Energy Star is efficiency seal of approval


September 27, 2023

Last time, I suggested buying Energy Star electronics to cut your energy bills. What is Energy Star and why is their work relevant?

Energy Star is a voluntary program started by the U.S. Environmental Protection Agency in 1992 to promote energy efficiency and sustainability. Energy Star encourages manufacturers and building designers to submit their products for evaluation and (hopefully) certification that they are more energy efficient than competing products. Energy Star thus makes it easier for energy users to identify, products, buildings and industrial systems that are the most energy efficient.

You’ve probably seen the blue and white Energy Star stickers on electronics and appliances. You may even have seen Energy Star plaques in buildings. Energy Star ratings are available across a wide range of products, including appliances, electronics, lighting, heating and cooling systems, commercial and residential buildings and even industrial facilities.

To earn an Energy Star label, the system, whether it’s a consumer appliance or a building, must meet criteria which are periodically updated by the EPA to reflect technological advancements and evolving energy efficiency standards. Energy Star is a comparative program: It doesn’t certify that something is inherently energy-efficient; it certifies that the thing is more energy efficient than similar things for the year in which it was built.

Energy Star appliances must be at least 10-15% more energy-efficient than similar models. The Energy Star label is only placed on the appliances that will offer the highest energy savings over their lifetimes, based on a comparison between energy consumption of the Energy Star appliances vs. their direct competitors.

For new buildings, an Energy Star plaque reassures tenants that their energy bills will be lower because of good building design. Energy Star ratings thus make spaces more valuable to tenants, so the rating is sought by building owners. Architects, engineers and utility energy conservation rebate programs work together from the earliest stages of design to make sure a given building will get an Energy Star plaque.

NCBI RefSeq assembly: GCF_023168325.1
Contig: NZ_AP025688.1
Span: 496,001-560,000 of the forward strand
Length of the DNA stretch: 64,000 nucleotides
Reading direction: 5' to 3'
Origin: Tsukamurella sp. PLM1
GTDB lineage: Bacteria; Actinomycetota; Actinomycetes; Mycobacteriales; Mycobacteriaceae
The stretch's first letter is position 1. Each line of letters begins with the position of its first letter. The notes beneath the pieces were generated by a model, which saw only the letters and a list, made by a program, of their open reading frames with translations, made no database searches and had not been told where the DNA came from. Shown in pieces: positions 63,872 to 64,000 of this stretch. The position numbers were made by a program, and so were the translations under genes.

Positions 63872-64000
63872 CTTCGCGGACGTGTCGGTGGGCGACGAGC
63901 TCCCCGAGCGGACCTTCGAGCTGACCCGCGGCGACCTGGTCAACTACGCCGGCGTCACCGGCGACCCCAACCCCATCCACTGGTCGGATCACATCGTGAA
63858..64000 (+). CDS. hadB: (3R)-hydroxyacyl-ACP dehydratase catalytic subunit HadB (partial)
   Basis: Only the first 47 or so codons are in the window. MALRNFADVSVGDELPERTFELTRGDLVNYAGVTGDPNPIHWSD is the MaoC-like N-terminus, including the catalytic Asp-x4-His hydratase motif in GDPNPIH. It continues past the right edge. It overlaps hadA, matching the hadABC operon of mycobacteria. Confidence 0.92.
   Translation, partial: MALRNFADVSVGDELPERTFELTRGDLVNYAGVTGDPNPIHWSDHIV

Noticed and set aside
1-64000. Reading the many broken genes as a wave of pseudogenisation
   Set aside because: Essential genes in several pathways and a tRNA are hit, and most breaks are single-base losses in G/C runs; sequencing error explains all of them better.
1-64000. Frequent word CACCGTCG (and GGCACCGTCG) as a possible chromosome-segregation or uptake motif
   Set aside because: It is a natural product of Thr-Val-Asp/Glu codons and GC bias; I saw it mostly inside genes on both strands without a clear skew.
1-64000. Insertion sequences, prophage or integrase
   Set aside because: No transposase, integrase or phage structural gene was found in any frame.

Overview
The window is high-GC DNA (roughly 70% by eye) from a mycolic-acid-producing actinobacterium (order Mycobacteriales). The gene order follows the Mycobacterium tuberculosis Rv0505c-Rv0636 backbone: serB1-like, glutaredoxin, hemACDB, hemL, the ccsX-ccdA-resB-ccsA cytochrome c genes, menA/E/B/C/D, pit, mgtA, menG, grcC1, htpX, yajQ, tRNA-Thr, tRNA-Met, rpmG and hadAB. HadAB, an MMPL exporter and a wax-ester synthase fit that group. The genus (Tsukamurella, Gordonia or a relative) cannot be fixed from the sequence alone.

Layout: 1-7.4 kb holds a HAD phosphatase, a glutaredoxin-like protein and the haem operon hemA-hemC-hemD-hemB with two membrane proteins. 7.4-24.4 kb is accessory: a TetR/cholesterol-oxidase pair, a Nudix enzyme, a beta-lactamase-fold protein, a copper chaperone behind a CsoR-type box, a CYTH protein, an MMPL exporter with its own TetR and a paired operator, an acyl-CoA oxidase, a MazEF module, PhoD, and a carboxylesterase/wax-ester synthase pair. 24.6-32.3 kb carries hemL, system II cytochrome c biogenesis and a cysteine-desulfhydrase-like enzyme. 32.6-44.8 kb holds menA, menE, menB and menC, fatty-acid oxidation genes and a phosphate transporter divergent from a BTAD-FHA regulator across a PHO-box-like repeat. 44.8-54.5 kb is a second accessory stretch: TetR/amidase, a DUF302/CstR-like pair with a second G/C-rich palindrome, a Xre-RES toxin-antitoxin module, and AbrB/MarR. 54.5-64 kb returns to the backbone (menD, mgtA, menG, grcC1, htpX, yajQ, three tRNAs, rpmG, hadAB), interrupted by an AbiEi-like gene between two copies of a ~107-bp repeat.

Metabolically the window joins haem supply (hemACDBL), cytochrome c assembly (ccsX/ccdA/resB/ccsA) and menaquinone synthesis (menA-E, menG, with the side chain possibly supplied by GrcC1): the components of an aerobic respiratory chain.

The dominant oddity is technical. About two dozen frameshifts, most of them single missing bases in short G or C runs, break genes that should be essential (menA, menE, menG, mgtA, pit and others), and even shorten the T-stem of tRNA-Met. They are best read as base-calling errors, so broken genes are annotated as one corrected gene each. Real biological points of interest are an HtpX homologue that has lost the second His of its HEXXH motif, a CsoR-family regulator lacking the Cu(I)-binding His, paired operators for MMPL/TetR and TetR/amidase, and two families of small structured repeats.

By making it obvious that a particular device or rental space is energy-efficient compared to similar options, Energy Star’s ratings make it easier for consumers to comparison shop for energy efficiency. As of 2021, the EPA states that Energy Star, in its 30th year, had helped Americans save over 5.5 trillion kilowatt-hours of electricity, equivalent to powering more than 220 million homes for a year.

In other words: By making it easier for energy users to know that they are making energy-efficient buying decisions, Energy Star has reduced average U.S. electric use and electric bills by about 3%, for 30 years.

Since Energy Star updates its standards to keep up with technology, people continue to know they’re still getting the most efficient available products.

The Energy Star label has become a trusted symbol of efficiency in the U.S. The program has proven to be so effective at providing useful information to consumers that Energy Star itself, or local variations, have also been adopted in Canada, Australia, the European Union, Japan, South Korea and other countries.

Energy Star’s efforts go beyond product certification. The program actively engages in public awareness campaigns and educational initiatives to inform consumers and businesses about the benefits of energy efficiency.


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